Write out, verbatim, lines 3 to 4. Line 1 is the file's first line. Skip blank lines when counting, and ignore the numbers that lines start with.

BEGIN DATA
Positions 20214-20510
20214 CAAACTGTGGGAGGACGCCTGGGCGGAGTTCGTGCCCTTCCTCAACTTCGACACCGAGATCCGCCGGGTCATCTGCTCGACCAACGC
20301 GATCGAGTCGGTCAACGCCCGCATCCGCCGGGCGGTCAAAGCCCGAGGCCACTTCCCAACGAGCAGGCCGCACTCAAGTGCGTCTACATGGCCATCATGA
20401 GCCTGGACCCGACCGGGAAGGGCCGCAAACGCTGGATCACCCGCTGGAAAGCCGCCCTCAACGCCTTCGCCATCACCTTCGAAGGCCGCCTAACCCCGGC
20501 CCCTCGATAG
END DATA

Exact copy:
20301 GATCGAGTCGGTCAACGCCCGCATCCGCCGGGCGGTCAAAGCCCGAGGCCACTTCCCAACGAGCAGGCCGCACTCAAGTGCGTCTACATGGCCATCATGA
20401 GCCTGGACCCGACCGGGAAGGGCCGCAAACGCTGGATCACCCGCTGGAAAGCCGCCCTCAACGCCTTCGCCATCACCTTCGAAGGCCGCCTAACCCCGGC